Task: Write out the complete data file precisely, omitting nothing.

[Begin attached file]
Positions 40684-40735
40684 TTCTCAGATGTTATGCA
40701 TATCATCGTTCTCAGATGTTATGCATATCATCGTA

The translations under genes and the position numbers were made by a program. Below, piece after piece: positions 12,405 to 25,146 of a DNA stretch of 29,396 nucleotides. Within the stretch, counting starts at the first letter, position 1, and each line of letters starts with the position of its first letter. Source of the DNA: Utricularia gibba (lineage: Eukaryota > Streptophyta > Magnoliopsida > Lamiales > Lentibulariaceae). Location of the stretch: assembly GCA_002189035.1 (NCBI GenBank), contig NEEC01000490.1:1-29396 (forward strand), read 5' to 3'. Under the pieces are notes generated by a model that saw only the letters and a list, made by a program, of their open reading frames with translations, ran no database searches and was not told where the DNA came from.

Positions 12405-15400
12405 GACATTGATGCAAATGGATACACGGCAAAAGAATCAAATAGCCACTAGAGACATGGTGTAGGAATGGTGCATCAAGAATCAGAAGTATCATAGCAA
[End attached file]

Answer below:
Positions 40684-40735
40684 TTCTCAGATGTTATGCA
40701 TATCATCGTTCTCAGATGTTATGCATATCATCGTA

The translations under genes and the position numbers were made by a program. Below, piece after piece: positions 12,405 to 25,146 of a DNA stretch of 29,396 nucleotides. Within the stretch, counting starts at the first letter, position 1, and each line of letters starts with the position of its first letter. Source of the DNA: Utricularia gibba (lineage: Eukaryota > Streptophyta > Magnoliopsida > Lamiales > Lentibulariaceae). Location of the stretch: assembly GCA_002189035.1 (NCBI GenBank), contig NEEC01000490.1:1-29396 (forward strand), read 5' to 3'. Under the pieces are notes generated by a model that saw only the letters and a list, made by a program, of their open reading frames with translations, ran no database searches and was not told where the DNA came from.

Positions 12405-15400
12405 GACATTGATGCAAATGGATACACGGCAAAAGAATCAAATAGCCACTAGAGACATGGTGTAGGAATGGTGCATCAAGAATCAGAAGTATCATAGCAA